The Chevrolet Volt gets a lot of press for a car that won’t be available for almost two years. Today, continuing its pattern of dribbling out little bits and pieces of Volt info, GM announced it will launch the car in San Francisco; Washington, DC; and other areas that offer charging plugs, special utility rates, and other necessary backing for electric-drive cars.

The Volt design is followed all over the web by fanboys and their detractors, but the nuts and bolts of electric-car infrastructure get much less attention. While drivers thrash more than 30 Volt “mules” around GM’s Milford Proving Grounds, the less glamorous work includes:
- consumer incentives to lower the Volt’s estimated $40,000 sticker price;
- charging plugs for the public (in malls, office buildings, etc.) and for individual owners;
- lower electric rates to encourage off-peak (night-time) charging;
- large purchases by government and private fleets, to increase demand; and
- access to high-occupancy-vehicle lanes, a huge Prius incentive in the Bay Area.

If early Volt owners are to have a good experience, GM has to work with a whole slew of public, nonprofit, and private groups: local and regional governments, electric utilities, universities, even EV fanatics, known as the “true believers”.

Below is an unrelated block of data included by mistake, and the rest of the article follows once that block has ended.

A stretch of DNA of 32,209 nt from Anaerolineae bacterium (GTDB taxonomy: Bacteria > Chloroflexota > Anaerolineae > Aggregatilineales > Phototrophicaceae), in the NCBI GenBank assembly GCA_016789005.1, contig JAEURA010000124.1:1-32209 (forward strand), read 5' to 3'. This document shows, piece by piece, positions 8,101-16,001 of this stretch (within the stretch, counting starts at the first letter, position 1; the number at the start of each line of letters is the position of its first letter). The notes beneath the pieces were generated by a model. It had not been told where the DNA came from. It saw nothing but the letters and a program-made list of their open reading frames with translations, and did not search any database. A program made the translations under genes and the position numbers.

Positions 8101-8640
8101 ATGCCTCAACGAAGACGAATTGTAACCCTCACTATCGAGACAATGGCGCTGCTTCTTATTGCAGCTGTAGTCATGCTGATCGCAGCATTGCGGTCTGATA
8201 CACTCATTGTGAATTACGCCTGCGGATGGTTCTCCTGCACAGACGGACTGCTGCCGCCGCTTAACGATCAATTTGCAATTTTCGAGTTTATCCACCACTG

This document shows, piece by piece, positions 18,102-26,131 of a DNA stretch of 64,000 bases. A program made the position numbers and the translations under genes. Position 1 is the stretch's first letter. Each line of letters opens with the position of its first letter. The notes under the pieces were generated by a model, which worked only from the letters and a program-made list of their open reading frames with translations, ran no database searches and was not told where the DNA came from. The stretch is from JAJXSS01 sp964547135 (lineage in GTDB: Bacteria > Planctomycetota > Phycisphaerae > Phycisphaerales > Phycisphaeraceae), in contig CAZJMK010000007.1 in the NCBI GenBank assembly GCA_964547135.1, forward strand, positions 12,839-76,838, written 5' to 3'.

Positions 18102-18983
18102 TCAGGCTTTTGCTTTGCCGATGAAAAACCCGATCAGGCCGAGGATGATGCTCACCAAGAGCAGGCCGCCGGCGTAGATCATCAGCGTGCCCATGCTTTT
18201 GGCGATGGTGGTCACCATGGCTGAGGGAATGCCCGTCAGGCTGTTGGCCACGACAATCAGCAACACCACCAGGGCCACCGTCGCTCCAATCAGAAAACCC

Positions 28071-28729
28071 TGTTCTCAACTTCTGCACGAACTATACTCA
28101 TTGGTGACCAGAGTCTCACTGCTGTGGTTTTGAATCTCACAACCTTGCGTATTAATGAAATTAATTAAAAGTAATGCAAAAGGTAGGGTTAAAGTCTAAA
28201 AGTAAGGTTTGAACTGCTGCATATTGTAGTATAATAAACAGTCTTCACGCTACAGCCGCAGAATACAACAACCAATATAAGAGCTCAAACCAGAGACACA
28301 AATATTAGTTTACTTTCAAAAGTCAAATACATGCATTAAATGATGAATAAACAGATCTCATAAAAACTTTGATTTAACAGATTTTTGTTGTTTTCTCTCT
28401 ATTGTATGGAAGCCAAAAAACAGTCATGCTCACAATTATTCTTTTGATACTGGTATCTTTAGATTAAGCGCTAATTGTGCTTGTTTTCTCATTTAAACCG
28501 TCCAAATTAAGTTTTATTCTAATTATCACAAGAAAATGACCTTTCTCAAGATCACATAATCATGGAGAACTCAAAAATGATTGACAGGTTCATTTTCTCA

But GM’s efforts are paying off. In October, Congress enacted a $7,500 tax credit for anyone who buys a vehicle with a 16-kilowatt-hour battery pack—which, quite coincidentally, just happens to be the exact size of the Volt’s battery. Just happenstance, we’re sure. A month later, the cities of San Francisco, San Jose, and Oakland revealed a plan to build infrastructure and offer incentives to residents who drive electric-powered vehicles. And the state of Michigan, where job losses have increased from a trickle to a torrent, just enacted hefty incentives for battery R&D and manufacturing in the state.

So if you want to be first in line for a Volt—and don’t live in San Francisco or DC—now’s the time! Call up City Hall and ask about their plans for public charging points. Suggest that the building department needs a fleet of extended-range electric vehicles. And make sure your power company knows you want to recharge your Volt between midnight and 6 am. Let us know how it goes …